A trip back in time -- Andover style

CARL RUSSO/Staff photoJoan Koesterherm, a volunteer for the Andover Center for History and Culture, holds a 1934 photo of Marjorie West Emmons in her wedding dress. The actual wedding dress is on display on the left. Emmons' wedding dress and her mother's 1908 wedding dress were donated to the center by their families and were displayed at the center's annual gala. 

Everywhere they turned, visitors to the Andover Center for History and Culture's annual gala saw reminders of the town's past.

A 1900 wedding dress here. A 150-year-old camera there. A student desk from the old Punchard School.

The list went on and on.

Andover's treasure trove of noteworthy documents, books, photos and other items from the town's earlier days are highlighted each year at the event.

Guests love to learn about the old treasures, said Elaine Clements, executive director of the center.

"We always feature items from our collection and people enjoy that," she said. "Our connection to the past and stories about the past are so important."

This year marked the fourth annual "Be Giving" gala, and a collection of wedding gowns from an Andover family stole the show. The oldest gown dates back to 1900, another to the 1930s, and there will be a third gown added from a wedding this season.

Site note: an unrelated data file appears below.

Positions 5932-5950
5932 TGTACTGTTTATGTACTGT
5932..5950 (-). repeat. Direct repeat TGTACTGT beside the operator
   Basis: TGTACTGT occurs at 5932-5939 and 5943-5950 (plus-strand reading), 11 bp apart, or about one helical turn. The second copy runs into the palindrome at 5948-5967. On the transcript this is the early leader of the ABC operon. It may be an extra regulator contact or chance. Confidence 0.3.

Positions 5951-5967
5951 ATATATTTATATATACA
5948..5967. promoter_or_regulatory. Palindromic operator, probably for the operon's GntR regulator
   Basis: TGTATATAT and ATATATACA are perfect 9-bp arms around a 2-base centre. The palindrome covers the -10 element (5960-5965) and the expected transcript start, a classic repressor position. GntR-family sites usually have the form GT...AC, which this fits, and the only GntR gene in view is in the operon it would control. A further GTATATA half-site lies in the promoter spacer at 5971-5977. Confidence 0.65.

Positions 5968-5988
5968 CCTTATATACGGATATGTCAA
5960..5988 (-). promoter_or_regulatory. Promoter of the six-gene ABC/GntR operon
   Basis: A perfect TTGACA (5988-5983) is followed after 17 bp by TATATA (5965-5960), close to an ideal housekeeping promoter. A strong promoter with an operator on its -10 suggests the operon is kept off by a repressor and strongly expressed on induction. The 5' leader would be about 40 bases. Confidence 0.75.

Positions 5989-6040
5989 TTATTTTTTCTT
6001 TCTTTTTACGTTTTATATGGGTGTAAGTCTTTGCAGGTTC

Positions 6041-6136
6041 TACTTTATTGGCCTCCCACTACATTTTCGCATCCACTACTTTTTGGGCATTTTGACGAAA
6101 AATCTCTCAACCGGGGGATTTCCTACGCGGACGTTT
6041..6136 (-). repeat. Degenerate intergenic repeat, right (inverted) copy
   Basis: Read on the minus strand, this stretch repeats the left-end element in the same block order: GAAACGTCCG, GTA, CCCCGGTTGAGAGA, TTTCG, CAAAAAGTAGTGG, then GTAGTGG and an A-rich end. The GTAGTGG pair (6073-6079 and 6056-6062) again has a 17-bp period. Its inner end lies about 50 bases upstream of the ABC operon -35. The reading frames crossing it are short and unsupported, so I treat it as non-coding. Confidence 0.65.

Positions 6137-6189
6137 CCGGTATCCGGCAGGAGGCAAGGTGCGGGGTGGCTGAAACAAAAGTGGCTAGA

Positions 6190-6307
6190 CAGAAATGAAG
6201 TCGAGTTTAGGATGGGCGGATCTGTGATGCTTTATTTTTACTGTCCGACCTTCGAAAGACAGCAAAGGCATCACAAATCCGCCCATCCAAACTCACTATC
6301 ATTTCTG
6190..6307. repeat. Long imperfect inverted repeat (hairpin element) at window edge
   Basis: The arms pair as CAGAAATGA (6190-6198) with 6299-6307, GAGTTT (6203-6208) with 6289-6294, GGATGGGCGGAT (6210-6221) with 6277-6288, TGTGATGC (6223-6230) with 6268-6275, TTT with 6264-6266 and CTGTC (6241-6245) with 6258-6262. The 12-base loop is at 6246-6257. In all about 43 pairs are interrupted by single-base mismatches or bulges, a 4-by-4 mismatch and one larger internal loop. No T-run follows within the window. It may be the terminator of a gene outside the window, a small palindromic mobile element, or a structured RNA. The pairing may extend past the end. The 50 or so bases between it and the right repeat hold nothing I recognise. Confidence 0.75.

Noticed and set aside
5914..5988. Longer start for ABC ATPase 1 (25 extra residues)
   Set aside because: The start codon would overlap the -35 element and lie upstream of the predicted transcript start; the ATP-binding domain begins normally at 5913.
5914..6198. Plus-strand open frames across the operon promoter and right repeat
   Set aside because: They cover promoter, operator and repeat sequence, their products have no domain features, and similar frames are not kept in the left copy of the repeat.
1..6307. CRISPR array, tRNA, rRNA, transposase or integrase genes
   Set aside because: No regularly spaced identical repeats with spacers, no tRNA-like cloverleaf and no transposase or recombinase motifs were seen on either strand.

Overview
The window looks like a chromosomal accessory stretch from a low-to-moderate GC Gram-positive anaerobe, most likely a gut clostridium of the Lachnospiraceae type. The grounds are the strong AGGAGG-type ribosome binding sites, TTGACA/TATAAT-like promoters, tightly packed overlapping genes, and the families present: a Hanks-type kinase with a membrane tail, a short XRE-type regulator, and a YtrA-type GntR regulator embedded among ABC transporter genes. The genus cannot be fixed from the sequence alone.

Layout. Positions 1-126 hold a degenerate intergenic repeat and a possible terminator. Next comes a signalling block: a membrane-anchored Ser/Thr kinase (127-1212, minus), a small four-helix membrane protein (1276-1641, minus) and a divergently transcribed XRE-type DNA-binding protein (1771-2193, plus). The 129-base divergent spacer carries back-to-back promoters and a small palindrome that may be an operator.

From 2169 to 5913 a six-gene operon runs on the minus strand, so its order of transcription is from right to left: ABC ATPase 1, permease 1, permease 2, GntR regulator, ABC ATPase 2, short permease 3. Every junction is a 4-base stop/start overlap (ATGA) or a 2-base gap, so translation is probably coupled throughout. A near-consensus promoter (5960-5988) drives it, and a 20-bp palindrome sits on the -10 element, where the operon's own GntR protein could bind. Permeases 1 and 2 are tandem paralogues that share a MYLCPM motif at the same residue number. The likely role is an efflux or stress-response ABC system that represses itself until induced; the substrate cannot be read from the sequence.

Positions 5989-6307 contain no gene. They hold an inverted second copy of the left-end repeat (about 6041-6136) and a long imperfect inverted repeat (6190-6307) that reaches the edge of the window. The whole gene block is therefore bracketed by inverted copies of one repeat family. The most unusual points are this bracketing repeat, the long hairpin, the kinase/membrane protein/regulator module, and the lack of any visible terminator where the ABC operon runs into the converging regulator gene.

Last week's gala was held at Andover Country Club and also featured many historical stories about Andover — like an old tale about growing cranberries in town and works of art done by four local artists who were inspired by the town's vast collection. The art pieces were sold at the gala.

The center's collection has about 50,000 items. The collection started in 1911, according to town records.

"Every item has a story and we have always connected with those stories. Yes, that has been our mission," Clements said. 

For gala attendees looking for contemporary news, they were reminded that AVIS’s 125th anniversary juried art exhibit, Natural State, featuring artworks inspired by AVIS reservations and the natural beauty of Andover is still on display at ACHC, 97 Main St. The exhibit runs through Oct. 31. 



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